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Senator accuses Bush, Cheney of exaggerating ties between Saddam, al-Qaida

WASHINGTON—A senior Democrat on the Senate Intelligence Committee on Thursday accused President Bush and Vice President Dick Cheney of exaggerating the links between deposed dictator Saddam Hussein and the al-Qaida terrorist network.

Michigan Sen. Carl Levin's charge indicated that the committee's long-awaited report on flawed U.S. intelligence on Iraq, due to be released on Friday, would do little to quell feuding over how forthright Bush was in making his case for last year's invasion of Iraq.

Levin told a news conference that the report by the Republican-controlled panel would be "intensely and extensively critical" of the CIA for producing a key 2002 assessment that wrongly claimed that Iraq was hiding illegal weapons programs.

But the report, he said, would paint "only half the picture" because it wouldn't examine "the central issue of the administration's exaggerations of the intelligence that was provided to them."

"As the Intelligence Committee report to be released tomorrow will indicate, the CIA intelligence was way off, full of exaggerations and errors, mainly on weapons of mass destruction," Levin said. "But it was Vice President Cheney along with other policymakers who exaggerated the Iraq-al-Qaida relationship."

Kevin Kellems, a spokesman for Cheney, said Cheney's assertions have reflected the judgment of the intelligence community.

Senate Intelligence Committee Chairman Pat Roberts, R-Kan., has said that the administration's portrayal of the intelligence on Iraq would be the focus of a second phase of the inquiry. His spokeswoman, Sarah Ross, confirmed Thursday that these issues would be addressed in the second phase. She said she didn't expect any conclusions in the second phase until after the August recess at the earliest.

A senior Republican aide, speaking on condition of anonymity because the report hadn't been released, disputed Levin's contention that the document ignored the administration's assertion that Saddam was allied with Osama bin Laden's terrorist network.

"It's all about politics," he contended.

To bolster his charges, Levin released a new unclassified CIA finding that cast serious doubt on Cheney's repeated suggestions that Mohamed Atta, the leader of the Sept. 11, 2001, hijackers may have met with Ahmed al Ani, a senior Iraqi intelligence officer, in the Czech capital of Prague five months before the attacks.

The CIA finding said that the Iraqi intelligence officer, who is in U.S. custody, "denied ever having met Atta." The agency could confirm that Atta was in the Czech Republic only during a 1994 stopover en route to Syria and a departure for the United States in June 2000.

"Although we cannot rule it out, we are increasingly skeptical that (the April 2001) meeting took place," said the CIA's most definitive statement on the issue to date. "In the absence of any credible information that the April 2001 meeting occurred, we assess that Atta would have been unlikely to undertake the substantial risk of contacting any Iraqi official as late as April 2001, with the plot already well along toward execution."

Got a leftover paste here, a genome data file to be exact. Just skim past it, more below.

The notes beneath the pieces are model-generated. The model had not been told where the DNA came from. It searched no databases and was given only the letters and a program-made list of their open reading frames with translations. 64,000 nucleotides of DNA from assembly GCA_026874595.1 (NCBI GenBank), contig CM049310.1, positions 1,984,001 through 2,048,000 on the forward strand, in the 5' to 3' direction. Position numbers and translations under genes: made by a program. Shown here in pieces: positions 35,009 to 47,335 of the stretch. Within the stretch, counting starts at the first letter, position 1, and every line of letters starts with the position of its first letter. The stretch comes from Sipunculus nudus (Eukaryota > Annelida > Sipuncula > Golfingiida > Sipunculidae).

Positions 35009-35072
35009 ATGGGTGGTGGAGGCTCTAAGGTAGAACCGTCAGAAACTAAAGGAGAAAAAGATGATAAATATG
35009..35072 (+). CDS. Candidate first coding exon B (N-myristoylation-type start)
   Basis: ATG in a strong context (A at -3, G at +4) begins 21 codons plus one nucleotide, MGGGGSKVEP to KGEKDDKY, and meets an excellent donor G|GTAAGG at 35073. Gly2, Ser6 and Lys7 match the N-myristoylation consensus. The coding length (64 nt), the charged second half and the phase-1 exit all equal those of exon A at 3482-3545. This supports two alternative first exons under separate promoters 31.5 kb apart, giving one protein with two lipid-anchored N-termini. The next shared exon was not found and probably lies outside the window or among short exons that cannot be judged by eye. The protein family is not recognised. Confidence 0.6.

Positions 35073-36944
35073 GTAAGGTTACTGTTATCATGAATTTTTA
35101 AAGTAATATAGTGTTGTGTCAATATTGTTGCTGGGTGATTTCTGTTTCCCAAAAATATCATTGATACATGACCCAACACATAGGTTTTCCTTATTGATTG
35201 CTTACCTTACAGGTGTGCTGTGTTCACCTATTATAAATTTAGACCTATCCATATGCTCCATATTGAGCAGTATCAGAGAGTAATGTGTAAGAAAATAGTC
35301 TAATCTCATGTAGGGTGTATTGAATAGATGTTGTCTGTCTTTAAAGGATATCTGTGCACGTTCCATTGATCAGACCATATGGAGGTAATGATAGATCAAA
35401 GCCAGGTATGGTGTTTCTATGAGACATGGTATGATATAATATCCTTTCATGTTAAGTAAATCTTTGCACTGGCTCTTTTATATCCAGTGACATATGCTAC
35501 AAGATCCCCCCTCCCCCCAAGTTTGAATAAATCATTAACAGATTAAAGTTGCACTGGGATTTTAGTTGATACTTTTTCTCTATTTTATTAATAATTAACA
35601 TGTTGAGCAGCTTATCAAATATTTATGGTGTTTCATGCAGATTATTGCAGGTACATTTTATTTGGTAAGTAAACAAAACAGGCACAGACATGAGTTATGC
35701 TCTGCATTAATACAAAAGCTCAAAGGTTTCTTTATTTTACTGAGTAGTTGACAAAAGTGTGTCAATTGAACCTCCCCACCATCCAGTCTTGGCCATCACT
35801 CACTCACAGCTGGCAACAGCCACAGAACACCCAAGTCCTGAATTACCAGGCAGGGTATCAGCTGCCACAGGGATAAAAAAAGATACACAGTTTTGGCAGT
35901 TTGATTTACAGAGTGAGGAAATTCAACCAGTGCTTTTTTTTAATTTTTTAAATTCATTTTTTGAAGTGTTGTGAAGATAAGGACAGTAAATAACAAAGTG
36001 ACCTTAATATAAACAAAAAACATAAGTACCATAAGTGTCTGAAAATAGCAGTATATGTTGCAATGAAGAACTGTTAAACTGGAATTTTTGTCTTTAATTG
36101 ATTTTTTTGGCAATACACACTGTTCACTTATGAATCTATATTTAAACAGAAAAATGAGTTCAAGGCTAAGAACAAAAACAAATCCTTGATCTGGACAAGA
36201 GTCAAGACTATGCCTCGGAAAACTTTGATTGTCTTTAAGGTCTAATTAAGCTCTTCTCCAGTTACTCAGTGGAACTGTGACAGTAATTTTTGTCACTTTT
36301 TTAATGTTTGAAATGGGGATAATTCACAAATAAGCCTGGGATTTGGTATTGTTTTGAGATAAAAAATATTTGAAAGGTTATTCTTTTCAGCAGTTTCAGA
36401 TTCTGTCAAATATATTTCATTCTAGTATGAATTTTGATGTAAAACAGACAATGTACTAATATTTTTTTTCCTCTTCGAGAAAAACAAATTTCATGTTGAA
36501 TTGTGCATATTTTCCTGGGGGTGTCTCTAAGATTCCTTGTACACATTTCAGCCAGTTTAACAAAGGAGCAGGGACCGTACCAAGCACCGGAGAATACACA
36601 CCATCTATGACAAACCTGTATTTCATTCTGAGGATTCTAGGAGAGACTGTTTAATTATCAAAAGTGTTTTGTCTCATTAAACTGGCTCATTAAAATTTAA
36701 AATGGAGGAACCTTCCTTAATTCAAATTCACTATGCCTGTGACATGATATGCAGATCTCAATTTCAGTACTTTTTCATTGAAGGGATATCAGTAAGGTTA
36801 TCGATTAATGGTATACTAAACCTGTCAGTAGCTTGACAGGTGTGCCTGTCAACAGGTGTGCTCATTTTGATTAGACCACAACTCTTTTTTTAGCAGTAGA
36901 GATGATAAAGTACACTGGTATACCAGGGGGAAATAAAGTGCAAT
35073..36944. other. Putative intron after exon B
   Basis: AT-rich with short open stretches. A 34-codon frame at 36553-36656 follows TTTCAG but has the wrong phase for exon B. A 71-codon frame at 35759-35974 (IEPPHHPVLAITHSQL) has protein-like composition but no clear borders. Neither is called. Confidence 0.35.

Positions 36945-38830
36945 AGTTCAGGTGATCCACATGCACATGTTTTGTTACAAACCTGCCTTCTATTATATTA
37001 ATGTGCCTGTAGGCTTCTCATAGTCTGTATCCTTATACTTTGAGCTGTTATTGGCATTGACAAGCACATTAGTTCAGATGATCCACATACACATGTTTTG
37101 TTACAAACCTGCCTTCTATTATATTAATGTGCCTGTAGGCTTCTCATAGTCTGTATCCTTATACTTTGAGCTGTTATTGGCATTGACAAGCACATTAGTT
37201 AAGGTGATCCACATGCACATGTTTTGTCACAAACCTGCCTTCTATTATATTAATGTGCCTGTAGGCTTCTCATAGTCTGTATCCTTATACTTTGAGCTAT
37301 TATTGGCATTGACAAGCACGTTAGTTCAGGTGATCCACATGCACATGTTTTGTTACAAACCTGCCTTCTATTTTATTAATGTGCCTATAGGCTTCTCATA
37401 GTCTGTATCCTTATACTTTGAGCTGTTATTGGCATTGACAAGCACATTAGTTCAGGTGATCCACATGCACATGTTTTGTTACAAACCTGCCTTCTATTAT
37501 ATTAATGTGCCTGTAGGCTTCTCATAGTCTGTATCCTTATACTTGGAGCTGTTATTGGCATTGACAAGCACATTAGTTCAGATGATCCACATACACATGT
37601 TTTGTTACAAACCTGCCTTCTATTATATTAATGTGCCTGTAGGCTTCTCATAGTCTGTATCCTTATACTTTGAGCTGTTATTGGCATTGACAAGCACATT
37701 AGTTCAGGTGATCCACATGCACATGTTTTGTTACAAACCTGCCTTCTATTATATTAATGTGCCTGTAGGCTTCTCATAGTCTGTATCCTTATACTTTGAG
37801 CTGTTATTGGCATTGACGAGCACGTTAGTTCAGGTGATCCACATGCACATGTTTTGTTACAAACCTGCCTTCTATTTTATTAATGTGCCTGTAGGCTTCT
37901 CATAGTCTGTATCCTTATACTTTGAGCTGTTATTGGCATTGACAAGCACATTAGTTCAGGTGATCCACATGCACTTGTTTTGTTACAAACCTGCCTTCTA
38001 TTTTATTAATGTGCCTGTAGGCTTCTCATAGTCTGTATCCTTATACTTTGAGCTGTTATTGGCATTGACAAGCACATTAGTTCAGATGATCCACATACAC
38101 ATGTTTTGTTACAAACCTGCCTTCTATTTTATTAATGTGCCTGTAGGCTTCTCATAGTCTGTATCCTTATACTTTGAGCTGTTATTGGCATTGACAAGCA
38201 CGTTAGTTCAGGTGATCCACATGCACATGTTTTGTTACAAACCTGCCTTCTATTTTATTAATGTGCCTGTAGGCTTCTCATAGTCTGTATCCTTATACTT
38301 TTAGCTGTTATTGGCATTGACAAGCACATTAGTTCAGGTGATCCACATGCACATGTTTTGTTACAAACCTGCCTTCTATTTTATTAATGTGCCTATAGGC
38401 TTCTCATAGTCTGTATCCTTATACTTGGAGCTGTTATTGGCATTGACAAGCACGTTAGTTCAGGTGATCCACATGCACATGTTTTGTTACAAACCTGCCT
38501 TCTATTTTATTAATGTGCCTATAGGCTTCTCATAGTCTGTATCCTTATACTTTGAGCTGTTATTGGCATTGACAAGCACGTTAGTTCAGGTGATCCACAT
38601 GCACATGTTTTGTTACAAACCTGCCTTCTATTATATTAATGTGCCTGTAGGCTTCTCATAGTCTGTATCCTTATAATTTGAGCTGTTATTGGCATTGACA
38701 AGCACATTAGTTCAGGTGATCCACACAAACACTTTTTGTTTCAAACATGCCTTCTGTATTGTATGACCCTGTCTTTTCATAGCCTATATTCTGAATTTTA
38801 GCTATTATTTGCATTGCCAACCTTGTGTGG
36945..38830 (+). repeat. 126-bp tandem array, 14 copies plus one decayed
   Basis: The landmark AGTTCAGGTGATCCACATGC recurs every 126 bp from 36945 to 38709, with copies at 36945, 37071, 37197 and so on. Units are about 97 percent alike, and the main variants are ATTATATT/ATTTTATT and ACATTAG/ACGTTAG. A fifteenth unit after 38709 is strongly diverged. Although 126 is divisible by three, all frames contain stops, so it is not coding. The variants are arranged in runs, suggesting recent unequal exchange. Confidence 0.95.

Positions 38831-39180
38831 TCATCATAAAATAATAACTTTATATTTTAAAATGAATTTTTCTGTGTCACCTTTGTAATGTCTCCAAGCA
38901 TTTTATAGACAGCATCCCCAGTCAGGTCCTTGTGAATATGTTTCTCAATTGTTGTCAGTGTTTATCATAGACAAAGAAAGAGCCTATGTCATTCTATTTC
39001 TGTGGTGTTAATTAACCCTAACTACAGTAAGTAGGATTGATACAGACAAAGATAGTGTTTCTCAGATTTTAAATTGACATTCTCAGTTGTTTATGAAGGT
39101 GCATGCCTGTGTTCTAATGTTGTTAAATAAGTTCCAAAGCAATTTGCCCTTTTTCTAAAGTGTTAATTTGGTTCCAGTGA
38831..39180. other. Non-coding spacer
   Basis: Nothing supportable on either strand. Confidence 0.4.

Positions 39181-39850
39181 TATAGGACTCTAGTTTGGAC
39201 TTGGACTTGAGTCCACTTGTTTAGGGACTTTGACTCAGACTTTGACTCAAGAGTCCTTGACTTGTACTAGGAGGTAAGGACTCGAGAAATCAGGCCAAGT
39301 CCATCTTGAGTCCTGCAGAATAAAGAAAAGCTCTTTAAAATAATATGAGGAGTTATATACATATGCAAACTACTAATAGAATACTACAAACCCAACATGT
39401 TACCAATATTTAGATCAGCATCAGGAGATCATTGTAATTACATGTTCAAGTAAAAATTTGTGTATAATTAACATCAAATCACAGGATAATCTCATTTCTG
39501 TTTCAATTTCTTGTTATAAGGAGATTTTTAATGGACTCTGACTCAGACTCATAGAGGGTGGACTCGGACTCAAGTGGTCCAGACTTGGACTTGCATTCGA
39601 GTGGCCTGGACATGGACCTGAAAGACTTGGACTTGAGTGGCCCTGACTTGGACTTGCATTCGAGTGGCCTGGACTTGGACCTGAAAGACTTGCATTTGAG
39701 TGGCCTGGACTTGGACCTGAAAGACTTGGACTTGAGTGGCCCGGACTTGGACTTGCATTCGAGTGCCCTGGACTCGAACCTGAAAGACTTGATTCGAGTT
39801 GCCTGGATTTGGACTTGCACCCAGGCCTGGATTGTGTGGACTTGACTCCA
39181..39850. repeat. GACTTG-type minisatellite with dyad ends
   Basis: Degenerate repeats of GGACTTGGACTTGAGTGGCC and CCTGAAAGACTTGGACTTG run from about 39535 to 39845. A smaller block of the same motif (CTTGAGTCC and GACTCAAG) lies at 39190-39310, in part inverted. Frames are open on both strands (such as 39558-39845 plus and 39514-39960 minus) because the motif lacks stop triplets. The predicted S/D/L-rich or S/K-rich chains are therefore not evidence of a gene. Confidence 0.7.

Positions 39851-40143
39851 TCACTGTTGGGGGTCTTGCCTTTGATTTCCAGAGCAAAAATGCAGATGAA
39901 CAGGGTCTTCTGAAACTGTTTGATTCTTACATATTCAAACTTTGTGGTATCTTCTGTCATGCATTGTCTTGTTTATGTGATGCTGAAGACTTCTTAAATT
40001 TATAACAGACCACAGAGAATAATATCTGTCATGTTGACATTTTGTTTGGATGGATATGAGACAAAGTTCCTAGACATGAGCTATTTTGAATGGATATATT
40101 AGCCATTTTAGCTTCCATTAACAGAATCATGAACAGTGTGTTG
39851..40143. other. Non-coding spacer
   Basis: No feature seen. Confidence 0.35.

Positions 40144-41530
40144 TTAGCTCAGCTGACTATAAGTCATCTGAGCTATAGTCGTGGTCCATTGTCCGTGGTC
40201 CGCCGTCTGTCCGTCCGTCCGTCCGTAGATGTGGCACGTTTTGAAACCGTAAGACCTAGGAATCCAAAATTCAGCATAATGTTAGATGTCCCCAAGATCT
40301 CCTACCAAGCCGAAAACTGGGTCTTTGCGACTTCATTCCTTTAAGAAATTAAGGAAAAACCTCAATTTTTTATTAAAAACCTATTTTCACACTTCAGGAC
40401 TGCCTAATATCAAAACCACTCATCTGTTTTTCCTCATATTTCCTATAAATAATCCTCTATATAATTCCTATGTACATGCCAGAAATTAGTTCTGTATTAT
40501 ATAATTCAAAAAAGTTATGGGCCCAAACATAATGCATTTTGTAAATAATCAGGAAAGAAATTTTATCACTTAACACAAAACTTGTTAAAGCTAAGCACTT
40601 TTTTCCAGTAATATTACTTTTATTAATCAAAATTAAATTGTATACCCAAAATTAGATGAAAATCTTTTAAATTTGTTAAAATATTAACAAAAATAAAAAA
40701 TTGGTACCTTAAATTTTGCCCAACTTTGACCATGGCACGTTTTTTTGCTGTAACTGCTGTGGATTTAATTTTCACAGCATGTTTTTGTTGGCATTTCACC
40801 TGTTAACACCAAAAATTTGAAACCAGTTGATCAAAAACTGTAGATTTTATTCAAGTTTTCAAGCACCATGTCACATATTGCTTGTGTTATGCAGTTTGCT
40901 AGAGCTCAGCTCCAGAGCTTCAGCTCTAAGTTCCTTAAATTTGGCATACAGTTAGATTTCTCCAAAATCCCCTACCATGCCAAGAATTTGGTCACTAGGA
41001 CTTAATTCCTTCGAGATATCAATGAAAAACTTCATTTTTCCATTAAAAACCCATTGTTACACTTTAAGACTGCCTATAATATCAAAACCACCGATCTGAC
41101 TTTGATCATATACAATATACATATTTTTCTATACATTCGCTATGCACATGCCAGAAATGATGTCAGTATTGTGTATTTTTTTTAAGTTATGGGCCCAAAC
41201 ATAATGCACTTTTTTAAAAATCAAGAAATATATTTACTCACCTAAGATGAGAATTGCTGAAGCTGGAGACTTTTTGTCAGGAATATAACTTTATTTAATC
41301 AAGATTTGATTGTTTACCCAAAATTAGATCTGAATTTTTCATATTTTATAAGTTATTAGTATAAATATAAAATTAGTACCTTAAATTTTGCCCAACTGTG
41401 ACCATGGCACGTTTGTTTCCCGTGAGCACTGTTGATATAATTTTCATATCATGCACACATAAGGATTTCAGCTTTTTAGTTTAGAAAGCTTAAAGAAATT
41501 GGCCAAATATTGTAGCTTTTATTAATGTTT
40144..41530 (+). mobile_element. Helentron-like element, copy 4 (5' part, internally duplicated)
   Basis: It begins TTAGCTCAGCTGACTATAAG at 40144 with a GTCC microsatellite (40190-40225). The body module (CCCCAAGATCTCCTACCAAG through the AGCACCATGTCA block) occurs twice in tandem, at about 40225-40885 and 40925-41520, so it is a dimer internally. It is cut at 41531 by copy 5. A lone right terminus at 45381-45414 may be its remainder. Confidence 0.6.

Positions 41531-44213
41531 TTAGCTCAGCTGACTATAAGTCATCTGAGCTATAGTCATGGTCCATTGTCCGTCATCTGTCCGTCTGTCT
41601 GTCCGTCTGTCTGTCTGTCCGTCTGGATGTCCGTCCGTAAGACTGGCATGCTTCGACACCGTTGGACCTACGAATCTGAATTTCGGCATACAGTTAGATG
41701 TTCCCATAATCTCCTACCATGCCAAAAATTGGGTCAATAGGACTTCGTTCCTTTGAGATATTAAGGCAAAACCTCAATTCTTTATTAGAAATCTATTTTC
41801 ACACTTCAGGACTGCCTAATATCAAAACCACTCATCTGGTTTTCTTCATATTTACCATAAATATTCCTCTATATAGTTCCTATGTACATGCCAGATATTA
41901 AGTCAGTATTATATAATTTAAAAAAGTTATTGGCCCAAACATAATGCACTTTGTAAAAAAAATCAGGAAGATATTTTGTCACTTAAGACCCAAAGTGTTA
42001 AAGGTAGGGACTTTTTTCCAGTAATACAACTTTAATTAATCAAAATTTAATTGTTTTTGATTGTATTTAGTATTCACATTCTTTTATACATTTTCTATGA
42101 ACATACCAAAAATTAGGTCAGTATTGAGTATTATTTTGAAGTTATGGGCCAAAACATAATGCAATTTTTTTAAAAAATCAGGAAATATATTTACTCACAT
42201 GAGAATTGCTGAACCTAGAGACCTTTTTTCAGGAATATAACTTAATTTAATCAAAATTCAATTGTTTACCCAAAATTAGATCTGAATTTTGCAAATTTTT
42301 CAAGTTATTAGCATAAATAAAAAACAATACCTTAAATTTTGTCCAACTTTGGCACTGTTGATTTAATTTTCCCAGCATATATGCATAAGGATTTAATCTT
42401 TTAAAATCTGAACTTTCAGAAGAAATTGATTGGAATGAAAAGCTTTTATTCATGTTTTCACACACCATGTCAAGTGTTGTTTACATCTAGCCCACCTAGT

"This newly released unclassified statement by the CIA demonstrates that it was the administration, not the CIA, that exaggerated relations between Saddam Hussein and al-Qaida," contended Levin.

The CIA submitted the finding to Levin on July 1 in response to a query from the senator about whether agency officials believed Atta had met al Ani.

A U.S. official, speaking on condition of anonymity because of the issue's sensitivity, said the CIA had provided a similar assessment to senior Bush administration officials months before the invasion.

The issue is important because Bush, Cheney and other senior officials contended that Saddam had close ties to al-Qaida and had to be ousted before he could arm the terrorist network with chemical, biological or nuclear weapons to attack the United States.

While the Bush administration never directly accused Saddam of complicity in the Sept. 11 attacks, public opinion surveys before the invasion showed that large majorities of Americans were persuaded that the former Iraqi dictator was involved.

The CIA, the bipartisan commission investigating the Sept. 11 attacks and other experts have said that Iraq and al-Qaida had contacts during the 1990s, but there's no evidence that they cooperated in attacks on Americans.

Levin also released a newly declassified slide of a Pentagon assessment of links between Saddam and al-Qaida that had been given to Cheney and the White House in September 2002, but was omitted from the version provided to the CIA a month earlier.

The Pentagon in November 2003 disavowed the assessment, which was produced for Undersecretary of Defense Douglas Feith by officials with no formal training as intelligence analysts, after it was leaked to the conservative Weekly Standard magazine.

The declassified slide criticized the CIA's analysis and appeared aimed at persuading the White House to accept the Pentagon view that they were in league.

Entitled "Fundamental Problems with How Intelligence Community is Assessing Information," the slide said the CIA was setting a standard for evidence of Iraq's cooperation with al-Qaida "that it would not normally obtain."

Meanwhile, George Tenet, who's retiring on Sunday after seven years as CIA chief, braced agency staffers for the critical findings of the Senate report in a farewell address at the agency's Langley, Va., headquarters.

He praised the CIA's analysts and spies for their "passion, creativity, intellect and daring," and said that "the American people know of your honesty and integrity."


(Knight Ridder correspondent Alan Bjerga contributed to this report.)


(c) 2004, Knight Ridder/Tribune Information Services.

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